Curtis Brown Literary Agency stir up controversy with the launch of their creative writing school

The news item below, which appeared on The Bookseller's web site, has caused quite stir (and that's putting it mildly). I have added my response to it at the end of this article.  You can see all the comments by clicking on the link below or at the end of the article. You can also see Curtis Brown's response to the criticism and further comments.

"The Curtis Brown Literary Agency is launching a creative writing school. Curtis Brown Creative  will run courses in the Curtis Brown offices for three months, from 5th May to July 21st. Fifteen students will be selected in March on the basis of a synopsis and 3,000 words of a novel in progress.

Anna Davis, five-times novelist and course director, said: "We really want to be taking quite a practical industry-led approach to this. We want to give the students an insider's view of things. This will not be about qualifications, it's about the experience."

Successful applicants will pay £1,600, for which they will receive a weekly evening class and a number of extra sessions that will be conducted by "leading writers and other publishing professionals," according to Davis. Each of the students will also receive a critique from a Curtis Brown literary agent at the completion of the course, with stand-out fledgling novelists being offered representation.

Details of the course and how to apply can be found at http://www.thebookseller.com/news/www.curtisbrowncreative.co.uk and it will be advertised more broadly in January.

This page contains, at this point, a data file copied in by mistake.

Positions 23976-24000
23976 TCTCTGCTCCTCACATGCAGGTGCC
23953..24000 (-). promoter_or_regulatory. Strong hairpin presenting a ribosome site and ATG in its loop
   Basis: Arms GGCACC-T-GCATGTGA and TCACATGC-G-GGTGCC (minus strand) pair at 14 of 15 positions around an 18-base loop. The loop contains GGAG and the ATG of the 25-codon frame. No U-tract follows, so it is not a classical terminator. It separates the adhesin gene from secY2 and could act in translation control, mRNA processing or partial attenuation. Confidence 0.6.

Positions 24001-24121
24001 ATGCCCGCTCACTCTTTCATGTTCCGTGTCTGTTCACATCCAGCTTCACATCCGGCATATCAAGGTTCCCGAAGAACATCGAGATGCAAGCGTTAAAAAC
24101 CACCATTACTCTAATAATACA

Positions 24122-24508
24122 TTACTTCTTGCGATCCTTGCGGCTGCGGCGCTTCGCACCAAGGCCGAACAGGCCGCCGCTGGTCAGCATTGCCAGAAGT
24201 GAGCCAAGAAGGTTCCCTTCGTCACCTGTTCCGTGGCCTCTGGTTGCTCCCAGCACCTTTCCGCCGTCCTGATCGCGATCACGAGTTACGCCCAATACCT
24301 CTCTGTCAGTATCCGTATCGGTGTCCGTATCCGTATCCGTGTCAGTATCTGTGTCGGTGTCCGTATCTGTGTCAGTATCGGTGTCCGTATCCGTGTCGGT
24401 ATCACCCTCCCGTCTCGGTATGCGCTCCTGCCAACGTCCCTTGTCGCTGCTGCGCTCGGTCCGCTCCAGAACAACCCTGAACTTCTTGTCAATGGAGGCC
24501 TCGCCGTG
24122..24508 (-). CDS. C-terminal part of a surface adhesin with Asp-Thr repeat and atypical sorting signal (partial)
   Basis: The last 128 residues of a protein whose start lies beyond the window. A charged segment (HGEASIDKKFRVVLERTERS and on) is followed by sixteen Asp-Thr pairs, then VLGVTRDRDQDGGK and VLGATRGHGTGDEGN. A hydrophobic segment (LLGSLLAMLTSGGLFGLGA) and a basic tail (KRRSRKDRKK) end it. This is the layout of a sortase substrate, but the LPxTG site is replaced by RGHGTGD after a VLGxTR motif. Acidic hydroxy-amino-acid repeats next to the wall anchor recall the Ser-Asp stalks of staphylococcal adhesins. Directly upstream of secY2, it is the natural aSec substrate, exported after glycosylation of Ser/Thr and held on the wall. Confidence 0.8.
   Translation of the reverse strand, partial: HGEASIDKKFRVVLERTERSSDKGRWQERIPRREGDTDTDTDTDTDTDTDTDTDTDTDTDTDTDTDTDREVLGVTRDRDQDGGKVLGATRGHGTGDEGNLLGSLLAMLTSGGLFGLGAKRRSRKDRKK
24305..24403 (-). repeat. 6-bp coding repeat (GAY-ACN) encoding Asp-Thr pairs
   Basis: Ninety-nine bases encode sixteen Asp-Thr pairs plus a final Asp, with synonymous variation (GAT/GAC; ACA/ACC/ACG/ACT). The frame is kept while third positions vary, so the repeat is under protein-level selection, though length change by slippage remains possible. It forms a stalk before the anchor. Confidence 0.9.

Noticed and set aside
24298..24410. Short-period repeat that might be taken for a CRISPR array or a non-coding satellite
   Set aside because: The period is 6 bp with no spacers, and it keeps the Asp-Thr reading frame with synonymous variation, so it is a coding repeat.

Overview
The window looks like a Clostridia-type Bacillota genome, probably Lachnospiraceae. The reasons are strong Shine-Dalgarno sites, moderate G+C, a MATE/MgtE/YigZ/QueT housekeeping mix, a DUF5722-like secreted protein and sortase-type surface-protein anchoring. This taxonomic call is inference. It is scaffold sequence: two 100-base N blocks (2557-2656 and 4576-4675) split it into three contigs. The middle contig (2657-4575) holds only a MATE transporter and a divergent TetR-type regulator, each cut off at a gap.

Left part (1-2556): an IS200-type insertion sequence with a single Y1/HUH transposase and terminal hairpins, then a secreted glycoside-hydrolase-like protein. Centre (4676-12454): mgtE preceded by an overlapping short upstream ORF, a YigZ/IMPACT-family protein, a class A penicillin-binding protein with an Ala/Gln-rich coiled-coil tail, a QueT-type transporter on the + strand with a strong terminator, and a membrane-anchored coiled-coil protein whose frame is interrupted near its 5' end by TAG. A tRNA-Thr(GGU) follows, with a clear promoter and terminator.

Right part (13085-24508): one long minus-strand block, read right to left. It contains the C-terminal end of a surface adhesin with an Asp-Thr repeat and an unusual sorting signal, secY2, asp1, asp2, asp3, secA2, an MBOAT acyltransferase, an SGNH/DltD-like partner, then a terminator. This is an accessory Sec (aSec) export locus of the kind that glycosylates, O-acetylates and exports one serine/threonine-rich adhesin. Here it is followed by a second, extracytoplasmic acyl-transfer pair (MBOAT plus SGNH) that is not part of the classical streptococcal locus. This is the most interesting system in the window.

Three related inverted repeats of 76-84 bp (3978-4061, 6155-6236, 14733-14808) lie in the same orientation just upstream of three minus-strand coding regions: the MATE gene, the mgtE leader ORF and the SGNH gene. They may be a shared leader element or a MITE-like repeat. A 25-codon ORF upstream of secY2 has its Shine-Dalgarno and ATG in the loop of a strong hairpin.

Jonny Geller, m.d. of Curtis Brown's book department, said: "With the challenging market for debut fiction tougher than ever before, we have decided to take a more direct role in seeking out great new writers. We want to guide novelists at the earliest stages to help produce the talent of tomorrow."

Author's note:  This is a substantial amount of money and because of that will rule out many aspiring authors but then that's probably why it has been set so high, that, and of course the fact that it will generate a sizeable income stream for the agency. Fifteen students paying £1,600 - work it out for yourself.  Wonder what they're paying the authors who are running the courses?  Still some applicants might consider it worthwhile if they manage to get Curtis Brown to represent them.  However representation does not automatically mean they will find you a publisher and if they do then the agency will also be gaining commission. I'll leave it up to you to decide what you think but the comments on both the original article and Curtis Brown's response to it make interesting reading.

All those interested in attending a crime writing course, with insider knowledge of the publishing and bookselling world, knowledge of selling rights, and with access to publishers and agents leave your name on the comments. I'd be interested to hear from you. And I promise it won't cost you anywhere near that much!
Curtis Brown launches creative writing school:

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